Step aboard and see all the strange animals people bring on their commute, from parrots to rats to snakes.

It hasn’t been three months since I wrote about people carryng their pet iguanas on San Francisco’s Muni, and already several more reports of lizard commuters have popped up, including this sighting:

A photo posted by Gary Soup (@garysoup) on

Obviously, this is one weird habit that isn’t going away. It got me thinking about what other pets people might be stowing onto the city’s public transit. And after poking around a bit, it does seem San Francisco’s public transit system is visited by a variety of bus- and train-riding critters, from chickens to guinea pigs to snakes. Here’s what I was able to find (if you’ve spotted other zoo escapees, please drop a note in the comments). Parrot in a jacket:

Bird not in a jacket:

Punk-rock bunny?

A photo posted by Melina Tupa (@melitup) on

Ferret:

Snakes!

Guinea pig:

Chickens (this actually might be dinner—the city has facilities that sell live poultry):

Cat on a leash:

Rats:

Daniel Hoherd/Flickr

Er, pet rock:

About the Author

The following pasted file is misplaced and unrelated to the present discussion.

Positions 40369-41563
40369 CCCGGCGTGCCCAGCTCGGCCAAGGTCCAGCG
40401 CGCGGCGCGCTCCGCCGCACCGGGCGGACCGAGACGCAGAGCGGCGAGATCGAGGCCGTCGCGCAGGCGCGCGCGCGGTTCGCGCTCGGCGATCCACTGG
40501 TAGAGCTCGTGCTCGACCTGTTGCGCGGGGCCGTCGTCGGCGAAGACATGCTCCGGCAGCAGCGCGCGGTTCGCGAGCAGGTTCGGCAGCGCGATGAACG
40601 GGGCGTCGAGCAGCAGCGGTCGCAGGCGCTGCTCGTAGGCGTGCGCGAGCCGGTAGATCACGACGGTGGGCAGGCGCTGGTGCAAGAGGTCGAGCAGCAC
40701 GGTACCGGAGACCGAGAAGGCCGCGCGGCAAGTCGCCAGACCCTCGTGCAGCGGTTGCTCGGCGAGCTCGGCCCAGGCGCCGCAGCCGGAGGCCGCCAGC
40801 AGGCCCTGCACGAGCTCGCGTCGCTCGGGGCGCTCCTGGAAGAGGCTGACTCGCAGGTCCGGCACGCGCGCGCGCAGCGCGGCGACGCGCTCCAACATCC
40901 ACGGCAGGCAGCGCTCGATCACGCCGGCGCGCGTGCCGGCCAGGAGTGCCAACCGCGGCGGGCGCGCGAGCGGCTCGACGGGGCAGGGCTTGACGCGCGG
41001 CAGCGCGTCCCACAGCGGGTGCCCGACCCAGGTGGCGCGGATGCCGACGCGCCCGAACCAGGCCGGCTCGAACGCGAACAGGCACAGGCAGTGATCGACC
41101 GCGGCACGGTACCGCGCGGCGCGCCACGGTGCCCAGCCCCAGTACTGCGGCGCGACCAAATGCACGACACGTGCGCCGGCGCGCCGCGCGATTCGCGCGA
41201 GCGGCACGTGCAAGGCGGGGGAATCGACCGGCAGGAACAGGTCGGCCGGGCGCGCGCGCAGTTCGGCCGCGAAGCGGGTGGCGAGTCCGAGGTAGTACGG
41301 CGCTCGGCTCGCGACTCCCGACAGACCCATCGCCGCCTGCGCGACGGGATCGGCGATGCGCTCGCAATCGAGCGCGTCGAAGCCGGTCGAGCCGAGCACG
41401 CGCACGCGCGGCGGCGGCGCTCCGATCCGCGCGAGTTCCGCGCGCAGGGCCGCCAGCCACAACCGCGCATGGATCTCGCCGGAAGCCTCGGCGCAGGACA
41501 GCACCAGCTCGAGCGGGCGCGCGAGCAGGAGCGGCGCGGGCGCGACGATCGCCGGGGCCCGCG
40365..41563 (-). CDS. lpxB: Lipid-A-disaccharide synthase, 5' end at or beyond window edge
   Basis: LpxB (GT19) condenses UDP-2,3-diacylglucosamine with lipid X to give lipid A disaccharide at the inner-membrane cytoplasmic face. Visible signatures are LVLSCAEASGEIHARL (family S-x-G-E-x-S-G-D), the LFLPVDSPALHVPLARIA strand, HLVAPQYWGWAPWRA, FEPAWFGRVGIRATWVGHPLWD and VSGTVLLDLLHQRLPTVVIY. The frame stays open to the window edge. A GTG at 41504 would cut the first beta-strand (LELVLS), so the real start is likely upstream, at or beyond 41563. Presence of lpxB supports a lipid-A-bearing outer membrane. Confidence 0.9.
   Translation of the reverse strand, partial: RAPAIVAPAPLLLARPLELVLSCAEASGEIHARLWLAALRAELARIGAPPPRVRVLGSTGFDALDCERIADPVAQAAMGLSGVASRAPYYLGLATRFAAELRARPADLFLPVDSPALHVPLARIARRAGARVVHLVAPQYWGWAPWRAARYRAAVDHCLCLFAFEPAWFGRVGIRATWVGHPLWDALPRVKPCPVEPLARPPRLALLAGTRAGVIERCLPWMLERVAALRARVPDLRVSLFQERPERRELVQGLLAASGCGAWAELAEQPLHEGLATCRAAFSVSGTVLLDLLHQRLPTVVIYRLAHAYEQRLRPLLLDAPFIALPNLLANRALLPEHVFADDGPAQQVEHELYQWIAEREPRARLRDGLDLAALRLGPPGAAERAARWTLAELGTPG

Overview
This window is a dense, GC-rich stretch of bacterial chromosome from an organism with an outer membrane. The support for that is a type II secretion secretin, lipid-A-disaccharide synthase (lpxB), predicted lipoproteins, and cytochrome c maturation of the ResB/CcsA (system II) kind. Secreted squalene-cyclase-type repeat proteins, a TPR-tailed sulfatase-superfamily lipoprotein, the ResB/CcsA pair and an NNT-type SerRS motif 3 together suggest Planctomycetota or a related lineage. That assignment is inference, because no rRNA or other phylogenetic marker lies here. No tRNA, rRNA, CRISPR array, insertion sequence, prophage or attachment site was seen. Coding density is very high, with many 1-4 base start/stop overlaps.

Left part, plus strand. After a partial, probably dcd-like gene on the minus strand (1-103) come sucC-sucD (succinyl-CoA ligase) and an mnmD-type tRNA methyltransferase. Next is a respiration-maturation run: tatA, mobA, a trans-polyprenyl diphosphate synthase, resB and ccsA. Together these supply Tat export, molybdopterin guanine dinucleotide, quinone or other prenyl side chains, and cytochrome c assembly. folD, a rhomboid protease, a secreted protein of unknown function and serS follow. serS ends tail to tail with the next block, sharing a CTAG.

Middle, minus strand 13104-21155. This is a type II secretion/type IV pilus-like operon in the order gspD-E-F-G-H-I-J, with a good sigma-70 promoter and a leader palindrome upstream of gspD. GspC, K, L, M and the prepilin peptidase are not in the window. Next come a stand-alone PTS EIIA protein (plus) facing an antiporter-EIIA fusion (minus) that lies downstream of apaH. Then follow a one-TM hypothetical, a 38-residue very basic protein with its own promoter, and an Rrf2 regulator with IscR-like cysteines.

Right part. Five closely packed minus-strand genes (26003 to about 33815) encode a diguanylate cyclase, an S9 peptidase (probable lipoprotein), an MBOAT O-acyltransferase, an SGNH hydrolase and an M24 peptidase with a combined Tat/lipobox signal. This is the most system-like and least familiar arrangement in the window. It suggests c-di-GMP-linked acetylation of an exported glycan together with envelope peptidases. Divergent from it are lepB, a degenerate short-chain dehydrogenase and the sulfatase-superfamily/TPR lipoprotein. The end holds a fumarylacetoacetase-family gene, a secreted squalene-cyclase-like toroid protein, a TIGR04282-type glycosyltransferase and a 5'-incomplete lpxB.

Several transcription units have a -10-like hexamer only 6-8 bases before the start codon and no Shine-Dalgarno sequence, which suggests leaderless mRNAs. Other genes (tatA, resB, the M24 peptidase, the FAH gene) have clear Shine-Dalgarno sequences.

Most Popular

  1. Life

    Talent May Be Shifting Away From Superstar Cities

    According to a new analysis, places away from the coasts in the Sunbelt and West are pulling ahead when it comes to attracting talented workers.

  2. Maps

    The Three Personalities of America, Mapped

    People in different regions of the U.S. have measurably different psychological profiles.

  3. Drilling Wells in Los Angeles
    Environment

    Why Is California Approving So Many New Oil Wells?

    Drilling and fracking permits are up since Governor Newsom took office. But it’s not totally clear why.

  4. A photo of a police officer in El Paso, Texas.
    Equity

    What New Research Says About Race and Police Shootings

    Two new studies have revived the long-running debate over how police respond to white criminal suspects versus African Americans.

  5. photo: An elderly resident of a village in Japan's Gunma Prefecture.
    Life

    In Japan’s Vanishing Rural Towns, Newcomers Are Wanted

    Facing declining birthrates and rural depopulation, hundreds of “marginal villages” could vanish in a few decades. But some small towns are fighting back.

×